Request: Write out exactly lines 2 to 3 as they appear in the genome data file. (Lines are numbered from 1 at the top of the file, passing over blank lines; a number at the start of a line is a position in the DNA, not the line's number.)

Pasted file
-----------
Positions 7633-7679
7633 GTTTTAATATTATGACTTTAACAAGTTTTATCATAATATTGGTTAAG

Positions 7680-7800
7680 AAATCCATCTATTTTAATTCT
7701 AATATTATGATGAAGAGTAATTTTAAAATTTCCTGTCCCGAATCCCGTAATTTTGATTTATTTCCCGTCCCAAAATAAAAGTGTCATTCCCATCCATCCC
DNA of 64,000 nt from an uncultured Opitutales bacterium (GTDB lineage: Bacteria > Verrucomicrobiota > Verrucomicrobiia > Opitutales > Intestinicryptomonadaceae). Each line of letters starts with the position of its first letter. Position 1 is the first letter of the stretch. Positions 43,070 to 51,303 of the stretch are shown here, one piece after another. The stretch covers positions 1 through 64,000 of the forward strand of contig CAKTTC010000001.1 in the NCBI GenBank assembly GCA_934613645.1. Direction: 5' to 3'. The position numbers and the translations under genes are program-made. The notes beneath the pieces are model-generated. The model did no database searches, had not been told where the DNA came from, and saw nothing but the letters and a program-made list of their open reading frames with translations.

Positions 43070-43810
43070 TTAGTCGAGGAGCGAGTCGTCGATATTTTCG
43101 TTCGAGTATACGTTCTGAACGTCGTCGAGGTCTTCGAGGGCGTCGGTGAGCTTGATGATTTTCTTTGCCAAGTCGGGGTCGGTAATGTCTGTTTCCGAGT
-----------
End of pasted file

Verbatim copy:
7633 GTTTTAATATTATGACTTTAACAAGTTTTATCATAATATTGGTTAAG

Positions 7680-7800